A novel is never really finished until the final set of galleys are turned in to the publisher, but I finished a third draft of my latest in June and finalized the details of a deal with Knopf, my longtime publisher this past Friday. The working title is Thin City, which I like a lot, though I’m not sure my editor shares my enthusiasm. We shall see. Titles are a bitch. For me they usually come right at the beginning or at the last minute, as pub date looms, though this one came to me somewhere between the writing of the second and third drafts. Manhattan is literally a skinny island, and many of its inhabitants are obsessed with their weight. The book finishes with the middle of the recession that began in 2008, a time of thinning portfolios,
More of my friends seemed distressed than impressed when I quit drinking for August. The feeling seemed to be that I was letting the team down at the height of the season. “Why the hell would you pick August of all months,” asked one friend. The answer is that toward the end of July I realized I was entering a crucial period in the composition of the novel I was working on, closing in on the end of the first draft. When I looked at the calendar it was all cluttered up with cocktail parties and clambakes and semi formal dinners for a hundred in Southampton. August in the Hamptons is not for the shy and retiring. I didn’t want to offend my friends by skipping all of these events but neither did I necessarily want to wake
At five in the morning on October 3, 2011, Turkish police raided the home of Ayse Berktay, a writer and translator, seizing personal papers and files, without an arrest or search warrant. She was eventually charged under Turkey’s anti-terror legislation with “membership in an illegal organization” for allegedly “planning to stage demonstrations aimed at destabilizing the state, plotting to encourage women to throw themselves under police vehicles so as to create a furor, and attending meetings outside Turkey on behalf of the Kurdistan Communities Union (KCK),” a banned pro-Kurdish party.
Berktay is one of more than 1,800 people, including writers and academics swept up in mass arrests of supporters of Kurdish rights in Turkey. She is a member of the pro-Kurdish Party for Peace and Democracy, which has 36 elected members in the Turkish Parliament.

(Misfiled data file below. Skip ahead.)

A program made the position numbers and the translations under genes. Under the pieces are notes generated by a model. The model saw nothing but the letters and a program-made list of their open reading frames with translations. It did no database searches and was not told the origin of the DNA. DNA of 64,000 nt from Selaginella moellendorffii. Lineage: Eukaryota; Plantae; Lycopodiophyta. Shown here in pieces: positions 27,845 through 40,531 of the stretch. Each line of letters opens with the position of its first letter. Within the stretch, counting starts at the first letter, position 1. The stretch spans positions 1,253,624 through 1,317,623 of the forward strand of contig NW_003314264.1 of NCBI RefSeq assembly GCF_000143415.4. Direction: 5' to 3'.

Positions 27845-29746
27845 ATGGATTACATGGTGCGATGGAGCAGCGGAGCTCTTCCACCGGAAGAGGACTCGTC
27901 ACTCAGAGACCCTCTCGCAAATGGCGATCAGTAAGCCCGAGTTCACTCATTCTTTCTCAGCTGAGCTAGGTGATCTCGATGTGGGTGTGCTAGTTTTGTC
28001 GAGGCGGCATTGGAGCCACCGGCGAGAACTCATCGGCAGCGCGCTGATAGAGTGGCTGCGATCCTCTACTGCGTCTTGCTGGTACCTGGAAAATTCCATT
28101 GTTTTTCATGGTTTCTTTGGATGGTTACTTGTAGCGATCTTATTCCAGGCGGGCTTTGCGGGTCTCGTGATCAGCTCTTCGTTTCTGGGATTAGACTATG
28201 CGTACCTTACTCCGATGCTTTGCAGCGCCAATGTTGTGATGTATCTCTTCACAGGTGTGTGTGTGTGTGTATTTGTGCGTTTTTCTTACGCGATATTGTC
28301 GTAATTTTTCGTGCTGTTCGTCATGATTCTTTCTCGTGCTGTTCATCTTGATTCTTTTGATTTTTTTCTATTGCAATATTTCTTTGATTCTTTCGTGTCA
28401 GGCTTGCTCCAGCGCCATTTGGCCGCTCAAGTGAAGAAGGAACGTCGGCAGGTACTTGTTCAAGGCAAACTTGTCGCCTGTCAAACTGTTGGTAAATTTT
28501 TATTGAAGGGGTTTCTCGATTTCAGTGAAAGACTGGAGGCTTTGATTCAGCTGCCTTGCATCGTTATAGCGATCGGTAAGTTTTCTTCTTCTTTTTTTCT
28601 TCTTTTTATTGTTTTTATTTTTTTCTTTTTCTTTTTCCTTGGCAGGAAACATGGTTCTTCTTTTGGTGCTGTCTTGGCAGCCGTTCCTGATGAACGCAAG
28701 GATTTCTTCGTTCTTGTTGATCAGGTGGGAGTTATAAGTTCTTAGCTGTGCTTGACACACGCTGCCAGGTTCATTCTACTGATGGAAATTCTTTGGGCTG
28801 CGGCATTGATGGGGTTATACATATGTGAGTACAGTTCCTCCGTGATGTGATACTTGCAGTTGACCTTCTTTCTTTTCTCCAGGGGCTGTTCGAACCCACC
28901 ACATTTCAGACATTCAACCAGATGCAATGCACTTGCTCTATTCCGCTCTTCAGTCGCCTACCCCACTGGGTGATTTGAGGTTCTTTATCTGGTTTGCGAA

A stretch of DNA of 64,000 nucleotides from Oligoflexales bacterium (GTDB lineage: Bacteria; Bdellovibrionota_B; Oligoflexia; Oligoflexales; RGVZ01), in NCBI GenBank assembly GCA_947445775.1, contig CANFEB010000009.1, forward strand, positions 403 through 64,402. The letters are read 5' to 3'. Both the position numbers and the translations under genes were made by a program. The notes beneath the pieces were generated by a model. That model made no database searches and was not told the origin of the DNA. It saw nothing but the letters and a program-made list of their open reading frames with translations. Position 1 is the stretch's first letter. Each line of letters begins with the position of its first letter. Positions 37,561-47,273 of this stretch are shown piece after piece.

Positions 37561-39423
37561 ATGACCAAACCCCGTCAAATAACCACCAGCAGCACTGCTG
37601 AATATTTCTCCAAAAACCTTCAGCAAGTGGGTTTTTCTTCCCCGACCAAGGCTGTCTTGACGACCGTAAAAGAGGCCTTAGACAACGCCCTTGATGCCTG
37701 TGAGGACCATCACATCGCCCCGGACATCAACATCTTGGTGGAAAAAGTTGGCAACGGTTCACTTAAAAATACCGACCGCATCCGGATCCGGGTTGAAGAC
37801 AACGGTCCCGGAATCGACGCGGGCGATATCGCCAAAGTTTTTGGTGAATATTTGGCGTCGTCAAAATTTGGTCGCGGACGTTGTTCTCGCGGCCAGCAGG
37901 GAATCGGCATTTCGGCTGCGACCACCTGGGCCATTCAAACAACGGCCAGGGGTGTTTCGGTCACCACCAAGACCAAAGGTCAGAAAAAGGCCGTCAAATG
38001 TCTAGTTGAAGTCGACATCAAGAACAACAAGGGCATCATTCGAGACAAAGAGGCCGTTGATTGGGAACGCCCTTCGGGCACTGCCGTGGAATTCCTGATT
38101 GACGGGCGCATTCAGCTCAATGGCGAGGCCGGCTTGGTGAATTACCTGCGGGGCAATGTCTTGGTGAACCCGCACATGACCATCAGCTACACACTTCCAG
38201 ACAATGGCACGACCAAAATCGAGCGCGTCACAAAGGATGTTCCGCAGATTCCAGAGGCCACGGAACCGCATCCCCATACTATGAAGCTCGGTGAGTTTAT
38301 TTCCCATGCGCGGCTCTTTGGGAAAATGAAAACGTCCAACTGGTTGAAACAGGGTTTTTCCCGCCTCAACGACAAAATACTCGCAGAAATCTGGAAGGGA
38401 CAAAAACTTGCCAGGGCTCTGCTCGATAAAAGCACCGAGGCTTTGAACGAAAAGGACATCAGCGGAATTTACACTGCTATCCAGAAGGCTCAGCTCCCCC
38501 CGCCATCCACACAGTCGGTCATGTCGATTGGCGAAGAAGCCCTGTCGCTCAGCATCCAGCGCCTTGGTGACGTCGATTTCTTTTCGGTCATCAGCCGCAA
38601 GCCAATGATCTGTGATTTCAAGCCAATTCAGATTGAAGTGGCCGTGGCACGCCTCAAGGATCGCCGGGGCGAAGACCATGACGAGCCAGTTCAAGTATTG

The timing was eerie. Last week the Boston Marathon bombings reminded New Yorkers of that day almost twelve years ago when our city was thrown into chaos and our sense of invulnerability shattered forever. And now the apparent discovery of a piece of the wreckage from one of the two airliners that crashed into the World Trade Center, wedged in a narrow alley near Ground Zero, the improbability of the discovery, and of its remaining undiscovered for so long underlined by the fact that the alley is only an inch wider than the seventeen inch width of the fragment. If not for the events in Boston this piece of metal might seem even more like an ancient relic, a reminder of a long ago era, because in recent years the memory of those incredibly vivid days after Sept
My two New Year’s resolutions are: to do more fly fishing, and to read more Edward St. Aubyn. I’ve been aware of his work for a long time; Donna Tartt is among quite a few readers I admire who have urged it on me. I finally got around to reading the Patrick Melrose novels over the holiday and I was blown away. I was also thinking about Truman Capote around the same time since I’ve accepted an assignment to write an introduction to Breakfast at Tiffany’s for the Folio Society. Not that that novel has much in common with St. Aubyn’s work. But Capote’s often announced, long-awaited and never completed final novel, Answered Prayers, was supposed to be a big panoramic satire about the beau monde, about postwar high society, that conglomerate tribe composed of pedigreed Americans, Hollywood celebrities and various